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Organisational preparedness and planning for disaster response

Humanitarian preparedness should be viewed as a multi-stakeholder activity. An agency developing preparedness in isolation is unlikely to significantly improve the overall response outcome in the event of a disaster. Where action is undertaken collectively, there’s potential to be transformative, resulting in different ways of carrying out coordinated activities at an earlier stage and with better outcomes.

Action should therefore include:

  • National and local government representatives
  • Scientific and technological organisations – government, research and private
  • Donors
  • Communities and community-based organisations (CBOs)
  • Other humanitarian agencies (international, national and local)

Such partnerships may already exist from DRR or development activities, so extending these to include humanitarian preparedness and response is a logical step. Christopher and Tatham (2014) show that developing a shared view of risk and developing complementary preparedness and planned response activities will result in a more efficient and agile humanitarian system.

Contingency planning is based on risk assessment (Metcalfe, Martin and Pantuliano 2011) and the development of impact scenarios. Planning sets response aims and objectives and defines the actions to achieve them (Twigg 2015).

Scenario planning

To develop scenarios (‘what if’ stories) upon which a response plan is based, analysis of the environmental, physical, social, political and organisational contexts needs to be undertaken. Given the level of uncertainty associated with projecting future events, a scenario should focus on key elements that influence impact and response, and not get caught up in detail.

Research done during planning should consider the following elements:

  • Potential hazards (magnitude, location, affected area, duration, warning time)
  • Exposure (the number of people living in the hazard-affected area)
  • Potential physical impacts (on the natural environment and physical structures, infrastructure and services)
  • Potential human impacts
  • Potential economic impacts (markets, income, livelihoods, savings)
  • Potential socio-epidemiological impacts (public access to healthcare, sanitation, information, communication, education, psychosocial support, religious needs, burial, etc)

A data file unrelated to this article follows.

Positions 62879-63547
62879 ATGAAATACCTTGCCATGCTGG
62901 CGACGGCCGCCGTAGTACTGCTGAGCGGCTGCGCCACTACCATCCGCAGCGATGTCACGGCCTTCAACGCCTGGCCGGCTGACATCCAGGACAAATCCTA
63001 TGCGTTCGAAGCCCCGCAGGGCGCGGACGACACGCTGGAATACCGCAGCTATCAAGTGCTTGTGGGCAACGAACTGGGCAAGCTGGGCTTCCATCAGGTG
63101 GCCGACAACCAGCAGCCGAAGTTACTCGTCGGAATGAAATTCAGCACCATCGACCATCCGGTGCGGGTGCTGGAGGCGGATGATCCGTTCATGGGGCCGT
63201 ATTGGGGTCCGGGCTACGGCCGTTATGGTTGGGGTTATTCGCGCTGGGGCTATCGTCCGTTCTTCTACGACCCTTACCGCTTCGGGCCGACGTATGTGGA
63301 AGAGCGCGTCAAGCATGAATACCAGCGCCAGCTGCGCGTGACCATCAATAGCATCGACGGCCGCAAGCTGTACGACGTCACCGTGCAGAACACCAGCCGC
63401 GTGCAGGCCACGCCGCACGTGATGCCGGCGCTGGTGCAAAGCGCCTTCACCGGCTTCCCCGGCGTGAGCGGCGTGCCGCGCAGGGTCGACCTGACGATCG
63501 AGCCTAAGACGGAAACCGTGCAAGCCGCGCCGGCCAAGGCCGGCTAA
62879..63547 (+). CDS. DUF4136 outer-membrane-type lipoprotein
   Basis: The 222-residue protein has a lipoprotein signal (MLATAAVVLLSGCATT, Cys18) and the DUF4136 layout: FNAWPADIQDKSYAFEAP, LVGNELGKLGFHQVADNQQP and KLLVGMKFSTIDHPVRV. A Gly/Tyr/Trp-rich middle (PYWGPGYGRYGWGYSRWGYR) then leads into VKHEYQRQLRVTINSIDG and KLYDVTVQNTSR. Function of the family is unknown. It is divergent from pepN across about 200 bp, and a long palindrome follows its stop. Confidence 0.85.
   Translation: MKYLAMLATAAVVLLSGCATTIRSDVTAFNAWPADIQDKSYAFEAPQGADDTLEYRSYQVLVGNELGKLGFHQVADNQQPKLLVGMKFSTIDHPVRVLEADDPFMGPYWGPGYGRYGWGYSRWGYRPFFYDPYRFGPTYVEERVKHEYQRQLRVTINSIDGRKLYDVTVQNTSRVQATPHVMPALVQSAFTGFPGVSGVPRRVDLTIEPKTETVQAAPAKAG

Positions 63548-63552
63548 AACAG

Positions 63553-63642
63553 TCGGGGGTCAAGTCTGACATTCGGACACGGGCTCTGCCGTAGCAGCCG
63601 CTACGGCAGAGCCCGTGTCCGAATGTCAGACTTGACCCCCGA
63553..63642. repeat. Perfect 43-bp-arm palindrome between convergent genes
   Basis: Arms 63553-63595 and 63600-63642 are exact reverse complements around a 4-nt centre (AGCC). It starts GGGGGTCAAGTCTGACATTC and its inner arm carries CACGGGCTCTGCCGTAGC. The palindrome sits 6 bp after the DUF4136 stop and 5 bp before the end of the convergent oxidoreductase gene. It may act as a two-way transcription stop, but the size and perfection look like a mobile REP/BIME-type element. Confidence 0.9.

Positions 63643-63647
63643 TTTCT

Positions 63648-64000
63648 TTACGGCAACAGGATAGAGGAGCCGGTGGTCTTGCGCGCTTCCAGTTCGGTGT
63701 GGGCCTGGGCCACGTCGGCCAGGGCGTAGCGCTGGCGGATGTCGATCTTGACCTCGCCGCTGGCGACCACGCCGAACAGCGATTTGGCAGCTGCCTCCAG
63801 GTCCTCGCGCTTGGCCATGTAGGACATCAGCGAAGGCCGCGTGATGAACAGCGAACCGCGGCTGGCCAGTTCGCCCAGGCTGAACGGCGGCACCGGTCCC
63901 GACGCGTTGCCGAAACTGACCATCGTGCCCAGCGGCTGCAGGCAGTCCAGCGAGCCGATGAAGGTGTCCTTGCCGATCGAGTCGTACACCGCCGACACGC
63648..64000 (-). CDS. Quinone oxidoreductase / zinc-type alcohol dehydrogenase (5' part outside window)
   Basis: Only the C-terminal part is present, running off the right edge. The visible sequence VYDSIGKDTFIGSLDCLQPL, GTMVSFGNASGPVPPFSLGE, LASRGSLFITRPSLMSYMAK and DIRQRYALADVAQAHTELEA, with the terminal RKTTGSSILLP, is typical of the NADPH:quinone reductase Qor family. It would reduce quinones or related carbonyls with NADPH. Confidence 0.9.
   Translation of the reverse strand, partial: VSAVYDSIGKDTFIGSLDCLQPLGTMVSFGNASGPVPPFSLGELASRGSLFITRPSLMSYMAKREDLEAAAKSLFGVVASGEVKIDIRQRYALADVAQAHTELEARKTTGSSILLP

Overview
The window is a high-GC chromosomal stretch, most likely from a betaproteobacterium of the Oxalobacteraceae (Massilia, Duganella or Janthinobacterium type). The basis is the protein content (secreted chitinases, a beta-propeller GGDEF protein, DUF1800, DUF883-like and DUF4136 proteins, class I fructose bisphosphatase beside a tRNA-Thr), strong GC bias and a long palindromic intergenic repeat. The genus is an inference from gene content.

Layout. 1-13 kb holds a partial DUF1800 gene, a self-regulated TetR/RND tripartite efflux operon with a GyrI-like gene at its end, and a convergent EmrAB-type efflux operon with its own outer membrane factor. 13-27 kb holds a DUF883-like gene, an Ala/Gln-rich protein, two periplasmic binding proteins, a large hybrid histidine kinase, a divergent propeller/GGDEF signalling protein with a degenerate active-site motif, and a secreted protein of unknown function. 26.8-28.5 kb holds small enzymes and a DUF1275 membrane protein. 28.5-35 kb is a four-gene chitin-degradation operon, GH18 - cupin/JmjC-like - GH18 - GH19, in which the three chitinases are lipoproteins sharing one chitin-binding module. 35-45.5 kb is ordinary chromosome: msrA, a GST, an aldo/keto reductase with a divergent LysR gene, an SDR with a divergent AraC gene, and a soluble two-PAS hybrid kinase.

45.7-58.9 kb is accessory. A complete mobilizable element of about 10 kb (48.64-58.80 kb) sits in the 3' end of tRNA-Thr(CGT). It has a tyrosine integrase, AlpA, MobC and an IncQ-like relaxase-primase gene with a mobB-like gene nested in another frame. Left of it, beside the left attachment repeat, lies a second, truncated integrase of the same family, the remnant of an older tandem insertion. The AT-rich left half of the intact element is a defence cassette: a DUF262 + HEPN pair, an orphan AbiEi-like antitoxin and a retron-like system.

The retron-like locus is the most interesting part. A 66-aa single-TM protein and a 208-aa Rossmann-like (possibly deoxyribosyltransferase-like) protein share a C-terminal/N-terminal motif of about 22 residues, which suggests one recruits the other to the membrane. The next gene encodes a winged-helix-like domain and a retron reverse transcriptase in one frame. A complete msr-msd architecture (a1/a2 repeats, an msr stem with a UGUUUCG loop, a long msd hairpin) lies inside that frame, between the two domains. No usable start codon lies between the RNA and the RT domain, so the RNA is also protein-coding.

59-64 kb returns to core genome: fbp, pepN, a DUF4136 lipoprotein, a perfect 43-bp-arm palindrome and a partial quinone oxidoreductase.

• Potential political impacts (governance issues, instability, etc)
  • Impacts or risks to the organisation

From the scenarios, a series of common planning assumptions can be defined. These are potential consequences, irrespective of the causal event. Common planning assumptions may be grouped into:

  • Humanitarian needs (the number of people likely to require types of assistance)
  • Operational challenges (the impacts on capacity to respond, access/logistics, communications, staff security, etc)
  • Wider political and social consequences (instability, unrest, displacement)

Plans usually cover three areas:

  • Ensuring the safety and security of staff
  • Maintaining ongoing critical services (business continuity) within and beyond the emergency zone
  • Responding to the emergency itself

In addition, it’s good practice to plan for exiting, and for the shift to recovery and recovery planning.

Monitoring a changing situation

Research may also provide an estimate of the lead time for an event and can indicate precursors or thresholds for action for slower onset emergencies, which help to inform decisions on when to act. In order to maximise the potential for anticipatory or early response, collaborating to develop a monitoring strategy for anticipatory response is crucial. Monitoring will enable agencies to move to a state of heightened readiness and maximise the lead time.

Your task

Read the humanitarian emergency response preparedness approach, outlined by IASC.

Based on your own experience or research undertaken on the Pakistan floods, can you provide any examples of Minimum Preparedness Actions (MPAs) and Advanced Preparedness Actions (APAs)?

Further reading

Department for International Development (DfID) (2017) Saving lives, building resilience, reforming the system: the UK government’s Humanitarian Reform Policy [online] available from https://www.gov.uk/government/publications/uk-governments-humanitarian-reform-policy [28 April 2020]

Levine, S., Crosskey, A., and Abdinoor, M. (2011) System failure? Revisiting the problems of timely response to crises in the Horn of Africa [online] available from https://odihpn.org/resources/system-failure-revisiting-the-problems-of-timely-response-to-crises-in-the-horn-of-africa/ [28 April 2020]


References

Christopher, M., and Tatham, P. (2014) Humanitarian logistics: Meeting the challenge of preparing for and responding to disasters. Kogan Page Publishers

Metcalfe, V., Martin, E., and Pantuliano, S. (2011) Risk in Humanitarian Action: Towards a Common Approach? [online] available from https://www.odi.org/publications/5463-risk-humanitarian-action-towards-common-approach [28 April 2020]

Twigg, J. (2015) ‘Disaster Risk Reduction. New Edition 2015’. Good Practice Review [online] 9. available from https://odihpn.org/resources/disaster-risk-reduction/ [28 April 2020]

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This article is from the free online course:

Humanitarian Action, Response and Relief

Coventry University